The PowerLite 1835 features XGA resolution, 3500 lumens of brightness, 16W speaker with closed captioning decoder, HDMI and USB inputs, an optional wireless connection and a 6000 lamp life.
The D6000 series swap major features with each other. The D6150 features 3500 lumens of brightness, XGA resolution, 5000 hour lamp life and 10000 hour electrostatic filter. The D6155W steps up the resolution widescreen XWGA and the D6250 is a bit brighter at 4000 lumens but keeps the XGA resolution.
January 11, 2011
The days of HD over analog are coming to an end. Any new Blu-ray player announced after January 1, 2011 will only output HD over HDMI. Transmission through a component connection will automatically downgrade HD content to 540p thanks to something called Image Constraint token or ICT. Studios will set this on titles from now on but thankfully will have to mark it on the Blu-ray disc box and cannot retroactively apply it to any Blu-ray discs you may have now. You can also buy a Blu-ray player announced last year until the end of this year to temporarily override the issue. In the end though, this is a good thing. By the end of 2013, analog outputs will no longer be integrated into Blu-ray players at all and the move to higher definition digital output will be a great thing for HDTV viewers everywhere.
Most home theater geeks are probably familiar with buyer's remorse, that feeling of regret you sometime have to deal with after shelling out a few dollars for a new HDTV. Why does it happen? Mainly because the HDTV just bought will be a technological midget compared to the next big thing that will be on shelves in 6 months.
Consumer electronics retailer Best Buy knows this and has today launched the Buy Back program, available this month in both bricks-and-mortar stores and online. The premise of the program? Buy, for example, an HDTV under $5000, purchase the Buy Back protection at the time of original HDTV purchase and then know that if you'd like to upgrade in less than 6 months you'll get up to 50% of the original purchase price back in the form of a Best Buy gift card.
Interestingly, the rebate is given back at the time of trade-in - no messy paperwork or waiting 6 weeks after a mail-in.
HDTVs themselves can be traded in for up to 48 months after the original purchase for a rebate of up to 10%.
The Buy Back program in expected to encourage early technology adopters to feel more comfortable making expensive technology purchases in an era of nearly constant product releases and updates from manufacturers.
January 5, 2011
High-definition junkies will be pleased to browse the latest news from Philips over coffee this morning. The company has announced a variety of new products at the Consumer Electronics Show this morning including its 4000, 5000 and 6000 HDTV series', five Blu-ray home theatre systems and 5 new Blu-ray players.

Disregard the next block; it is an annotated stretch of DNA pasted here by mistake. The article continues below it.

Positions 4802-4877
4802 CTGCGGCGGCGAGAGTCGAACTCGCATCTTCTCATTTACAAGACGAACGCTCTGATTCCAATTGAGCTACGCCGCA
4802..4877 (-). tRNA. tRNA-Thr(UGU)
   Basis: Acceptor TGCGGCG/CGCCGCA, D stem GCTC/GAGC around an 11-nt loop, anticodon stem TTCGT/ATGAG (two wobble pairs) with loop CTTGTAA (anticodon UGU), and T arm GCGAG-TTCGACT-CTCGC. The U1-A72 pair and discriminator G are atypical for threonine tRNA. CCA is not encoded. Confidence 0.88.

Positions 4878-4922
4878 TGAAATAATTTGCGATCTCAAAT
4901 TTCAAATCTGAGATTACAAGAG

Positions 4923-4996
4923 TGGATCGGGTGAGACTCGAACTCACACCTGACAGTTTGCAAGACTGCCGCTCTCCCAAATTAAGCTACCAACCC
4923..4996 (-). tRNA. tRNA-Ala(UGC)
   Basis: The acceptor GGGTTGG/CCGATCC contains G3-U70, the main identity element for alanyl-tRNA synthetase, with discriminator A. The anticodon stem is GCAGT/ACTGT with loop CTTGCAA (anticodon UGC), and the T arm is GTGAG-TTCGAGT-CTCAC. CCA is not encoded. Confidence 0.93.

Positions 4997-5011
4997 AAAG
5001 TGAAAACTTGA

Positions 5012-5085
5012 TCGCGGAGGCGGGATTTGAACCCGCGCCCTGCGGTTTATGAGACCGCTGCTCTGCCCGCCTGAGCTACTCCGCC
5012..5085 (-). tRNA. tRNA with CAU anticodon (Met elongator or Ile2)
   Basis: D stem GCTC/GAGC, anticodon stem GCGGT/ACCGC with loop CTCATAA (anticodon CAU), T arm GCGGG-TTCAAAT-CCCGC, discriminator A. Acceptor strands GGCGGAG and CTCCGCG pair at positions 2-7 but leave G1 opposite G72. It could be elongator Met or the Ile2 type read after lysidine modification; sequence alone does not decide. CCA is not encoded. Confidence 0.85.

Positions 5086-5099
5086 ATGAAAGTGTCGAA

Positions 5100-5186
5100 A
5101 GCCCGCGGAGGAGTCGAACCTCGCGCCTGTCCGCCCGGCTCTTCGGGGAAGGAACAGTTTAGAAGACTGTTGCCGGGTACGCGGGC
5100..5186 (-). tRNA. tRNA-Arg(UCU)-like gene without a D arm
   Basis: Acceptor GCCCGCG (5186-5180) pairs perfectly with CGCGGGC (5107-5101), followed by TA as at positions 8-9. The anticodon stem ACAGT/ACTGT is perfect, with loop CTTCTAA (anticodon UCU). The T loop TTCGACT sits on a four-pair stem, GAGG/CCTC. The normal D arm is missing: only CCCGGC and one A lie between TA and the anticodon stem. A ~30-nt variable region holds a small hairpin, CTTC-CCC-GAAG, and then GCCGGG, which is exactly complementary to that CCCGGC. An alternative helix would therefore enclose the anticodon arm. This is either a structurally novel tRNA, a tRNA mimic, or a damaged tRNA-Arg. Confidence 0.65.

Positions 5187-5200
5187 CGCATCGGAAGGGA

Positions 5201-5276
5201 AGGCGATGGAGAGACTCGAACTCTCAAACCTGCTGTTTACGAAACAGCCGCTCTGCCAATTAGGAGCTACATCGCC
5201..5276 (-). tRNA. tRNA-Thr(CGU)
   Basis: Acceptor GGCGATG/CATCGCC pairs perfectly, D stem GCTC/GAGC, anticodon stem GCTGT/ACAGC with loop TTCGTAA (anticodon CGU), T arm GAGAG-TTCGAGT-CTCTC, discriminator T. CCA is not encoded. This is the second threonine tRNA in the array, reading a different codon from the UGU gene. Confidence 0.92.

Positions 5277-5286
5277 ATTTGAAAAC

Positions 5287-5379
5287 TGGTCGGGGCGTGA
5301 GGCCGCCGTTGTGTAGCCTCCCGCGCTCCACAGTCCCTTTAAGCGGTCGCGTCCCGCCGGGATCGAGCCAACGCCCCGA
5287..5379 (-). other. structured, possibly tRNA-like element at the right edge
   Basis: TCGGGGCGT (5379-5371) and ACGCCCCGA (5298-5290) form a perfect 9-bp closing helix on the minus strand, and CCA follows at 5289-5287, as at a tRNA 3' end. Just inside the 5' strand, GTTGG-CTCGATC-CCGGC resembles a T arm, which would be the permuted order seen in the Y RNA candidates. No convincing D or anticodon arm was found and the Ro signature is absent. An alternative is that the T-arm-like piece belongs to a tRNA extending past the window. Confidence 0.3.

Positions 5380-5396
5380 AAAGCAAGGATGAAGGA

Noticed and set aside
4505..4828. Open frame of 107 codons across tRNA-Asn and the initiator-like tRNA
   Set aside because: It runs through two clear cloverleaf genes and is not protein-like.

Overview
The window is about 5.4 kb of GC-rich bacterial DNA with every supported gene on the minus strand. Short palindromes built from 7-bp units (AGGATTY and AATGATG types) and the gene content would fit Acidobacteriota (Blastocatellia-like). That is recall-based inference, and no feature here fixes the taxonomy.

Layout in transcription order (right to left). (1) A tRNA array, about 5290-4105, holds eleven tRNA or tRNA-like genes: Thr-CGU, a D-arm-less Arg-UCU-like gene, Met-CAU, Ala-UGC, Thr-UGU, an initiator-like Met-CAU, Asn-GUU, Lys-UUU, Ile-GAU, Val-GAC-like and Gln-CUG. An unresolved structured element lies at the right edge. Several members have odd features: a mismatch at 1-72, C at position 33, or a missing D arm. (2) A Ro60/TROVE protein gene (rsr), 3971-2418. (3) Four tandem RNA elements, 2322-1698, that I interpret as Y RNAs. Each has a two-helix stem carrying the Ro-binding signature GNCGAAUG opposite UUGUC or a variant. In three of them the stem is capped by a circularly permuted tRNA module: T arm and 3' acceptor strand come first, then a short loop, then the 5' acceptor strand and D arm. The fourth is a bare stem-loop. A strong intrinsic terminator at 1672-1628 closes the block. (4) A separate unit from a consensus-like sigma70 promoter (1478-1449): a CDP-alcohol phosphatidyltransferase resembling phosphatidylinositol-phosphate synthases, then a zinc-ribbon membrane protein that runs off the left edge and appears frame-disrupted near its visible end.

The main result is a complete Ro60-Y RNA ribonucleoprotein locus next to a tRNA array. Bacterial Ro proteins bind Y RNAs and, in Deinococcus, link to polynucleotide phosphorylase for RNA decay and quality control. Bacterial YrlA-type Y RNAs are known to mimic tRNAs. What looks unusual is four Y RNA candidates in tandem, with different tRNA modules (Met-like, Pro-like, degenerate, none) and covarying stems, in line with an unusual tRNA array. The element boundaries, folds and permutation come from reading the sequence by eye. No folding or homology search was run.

Kicking things off with the 4000 series, you can expect availability in 40- (40PFL4706), 46- (46PFL4706) and 55 (55PFL4706) inch screen sizes, all available with MediaConnect and NetTV sometime this May. The Philips software allows your PC to collaborate with your HDTV in order to access content from the likes of Vudu, Blockbuster and Netflix. All of this is done wirelessly as per 2011 technology. The three models will be priced at $679, $899 and $1099, respectively. 19-, 22- and 32-inch replicas minus the MediaConnect and NetTV integration will also be available for $199.99, $249.99 and $449.99, respectively.
The 5000 series is basically the same bowl of Cheerios with the addition of a Pixel Precise HD engine and a 120 Hz refresh, plus SRS TruSurround HD. Also available in 40- (40PFL5706), 46- (46PFL5706) and 55- (55PFL5706), the 5000 series will set you back $749, $999 and $1499 when they land on shelves sometime in April or May.
On to the 6000 series, available in 40- (40PFL6706), 46- (46PFL6706) and 55-inch (55PFL6706) display sizes once again, you'll get full 3D support for a little extra cash output. Coming this September, the 6000 series will cost $999, $1299 and $1699, respectively.
As for the home theatre systems, they'll ship from February to May with price tags ranging from $269.99 to $449.99. All include MediaConnect and NetTV, three sport 3D support and features like wireless rear speakers appear as the price point increases.
The Blu-ray players will also ship next month until April, beginning at $169.99 and moving on up to $219.99. 3 of the new models will include 3D support and the most expensive BDP7506 also has built-in MediaConnect/NetTV.